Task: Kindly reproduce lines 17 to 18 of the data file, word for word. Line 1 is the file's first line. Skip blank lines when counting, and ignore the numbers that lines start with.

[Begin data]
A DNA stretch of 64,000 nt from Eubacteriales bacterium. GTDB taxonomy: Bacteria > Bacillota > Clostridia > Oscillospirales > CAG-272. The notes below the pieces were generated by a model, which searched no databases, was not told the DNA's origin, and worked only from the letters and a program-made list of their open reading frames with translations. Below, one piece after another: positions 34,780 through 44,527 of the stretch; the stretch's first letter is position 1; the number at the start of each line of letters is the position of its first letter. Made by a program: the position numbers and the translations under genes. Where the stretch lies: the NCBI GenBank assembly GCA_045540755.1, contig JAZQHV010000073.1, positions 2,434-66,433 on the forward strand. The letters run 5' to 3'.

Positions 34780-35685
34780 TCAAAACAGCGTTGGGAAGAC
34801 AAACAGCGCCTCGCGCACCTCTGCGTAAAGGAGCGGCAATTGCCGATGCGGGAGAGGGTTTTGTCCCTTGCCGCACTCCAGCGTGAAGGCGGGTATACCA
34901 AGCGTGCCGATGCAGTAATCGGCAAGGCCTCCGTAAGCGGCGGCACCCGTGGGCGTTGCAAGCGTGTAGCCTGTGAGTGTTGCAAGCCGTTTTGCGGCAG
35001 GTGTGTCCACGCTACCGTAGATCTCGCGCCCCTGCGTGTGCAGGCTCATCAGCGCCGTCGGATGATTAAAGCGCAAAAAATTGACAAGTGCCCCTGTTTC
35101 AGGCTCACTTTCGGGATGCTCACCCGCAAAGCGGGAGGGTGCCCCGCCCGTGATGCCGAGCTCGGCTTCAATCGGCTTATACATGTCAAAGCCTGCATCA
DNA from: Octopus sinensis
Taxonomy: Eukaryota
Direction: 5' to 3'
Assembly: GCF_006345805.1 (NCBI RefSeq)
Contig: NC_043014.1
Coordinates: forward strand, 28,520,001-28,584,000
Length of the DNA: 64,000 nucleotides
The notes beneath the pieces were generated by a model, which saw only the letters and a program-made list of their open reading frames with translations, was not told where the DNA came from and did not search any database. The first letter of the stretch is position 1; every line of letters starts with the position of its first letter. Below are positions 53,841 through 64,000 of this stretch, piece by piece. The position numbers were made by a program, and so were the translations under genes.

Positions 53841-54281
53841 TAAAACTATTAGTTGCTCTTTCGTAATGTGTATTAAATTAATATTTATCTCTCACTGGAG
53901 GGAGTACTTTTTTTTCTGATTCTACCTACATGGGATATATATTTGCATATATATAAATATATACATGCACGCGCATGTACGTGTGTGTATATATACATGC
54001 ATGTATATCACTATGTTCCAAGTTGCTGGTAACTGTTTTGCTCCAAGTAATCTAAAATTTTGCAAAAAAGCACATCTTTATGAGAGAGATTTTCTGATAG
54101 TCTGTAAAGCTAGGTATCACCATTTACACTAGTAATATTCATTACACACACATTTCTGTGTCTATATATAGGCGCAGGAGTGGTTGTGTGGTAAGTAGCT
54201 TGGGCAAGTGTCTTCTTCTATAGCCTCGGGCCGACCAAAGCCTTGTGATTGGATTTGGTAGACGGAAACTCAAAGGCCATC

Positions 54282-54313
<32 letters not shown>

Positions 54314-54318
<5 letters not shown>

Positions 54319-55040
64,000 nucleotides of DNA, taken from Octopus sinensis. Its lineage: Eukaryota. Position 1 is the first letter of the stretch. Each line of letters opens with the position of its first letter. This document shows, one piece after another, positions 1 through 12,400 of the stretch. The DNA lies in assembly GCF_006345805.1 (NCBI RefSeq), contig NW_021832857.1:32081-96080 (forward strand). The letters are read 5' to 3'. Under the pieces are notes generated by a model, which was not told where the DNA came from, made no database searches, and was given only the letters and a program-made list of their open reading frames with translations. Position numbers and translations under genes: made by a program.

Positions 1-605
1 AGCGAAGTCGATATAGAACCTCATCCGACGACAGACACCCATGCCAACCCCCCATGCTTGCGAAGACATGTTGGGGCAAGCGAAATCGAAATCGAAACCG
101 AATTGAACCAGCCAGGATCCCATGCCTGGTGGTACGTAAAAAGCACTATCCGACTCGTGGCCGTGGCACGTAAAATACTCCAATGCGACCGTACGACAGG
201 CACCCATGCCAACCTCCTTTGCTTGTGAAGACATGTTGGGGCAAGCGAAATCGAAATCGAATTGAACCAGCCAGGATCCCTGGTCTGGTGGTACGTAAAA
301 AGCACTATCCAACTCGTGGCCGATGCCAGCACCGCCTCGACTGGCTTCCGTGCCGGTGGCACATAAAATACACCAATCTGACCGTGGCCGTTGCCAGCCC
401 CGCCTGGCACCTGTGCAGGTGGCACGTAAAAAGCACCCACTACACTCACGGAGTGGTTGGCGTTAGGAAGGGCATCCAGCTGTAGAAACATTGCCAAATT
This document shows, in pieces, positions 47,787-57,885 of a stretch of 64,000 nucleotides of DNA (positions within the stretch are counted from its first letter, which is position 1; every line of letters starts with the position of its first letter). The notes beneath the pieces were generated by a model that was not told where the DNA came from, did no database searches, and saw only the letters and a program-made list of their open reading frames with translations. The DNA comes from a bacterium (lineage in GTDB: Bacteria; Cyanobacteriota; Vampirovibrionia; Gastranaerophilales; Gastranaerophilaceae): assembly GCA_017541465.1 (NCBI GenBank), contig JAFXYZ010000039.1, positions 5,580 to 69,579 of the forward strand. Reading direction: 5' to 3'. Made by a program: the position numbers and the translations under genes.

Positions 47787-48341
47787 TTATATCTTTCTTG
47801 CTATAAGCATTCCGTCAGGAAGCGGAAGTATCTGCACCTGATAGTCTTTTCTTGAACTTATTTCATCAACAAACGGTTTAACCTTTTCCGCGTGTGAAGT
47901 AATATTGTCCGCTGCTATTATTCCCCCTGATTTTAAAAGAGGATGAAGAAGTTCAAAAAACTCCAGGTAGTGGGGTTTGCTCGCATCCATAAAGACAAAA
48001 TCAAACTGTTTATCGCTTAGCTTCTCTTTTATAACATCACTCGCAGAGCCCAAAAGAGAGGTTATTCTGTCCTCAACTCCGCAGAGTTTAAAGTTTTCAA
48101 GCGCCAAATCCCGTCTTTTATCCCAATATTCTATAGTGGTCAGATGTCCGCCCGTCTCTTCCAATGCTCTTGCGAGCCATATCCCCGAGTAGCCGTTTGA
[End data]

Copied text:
53841 TAAAACTATTAGTTGCTCTTTCGTAATGTGTATTAAATTAATATTTATCTCTCACTGGAG
53901 GGAGTACTTTTTTTTCTGATTCTACCTACATGGGATATATATTTGCATATATATAAATATATACATGCACGCGCATGTACGTGTGTGTATATATACATGC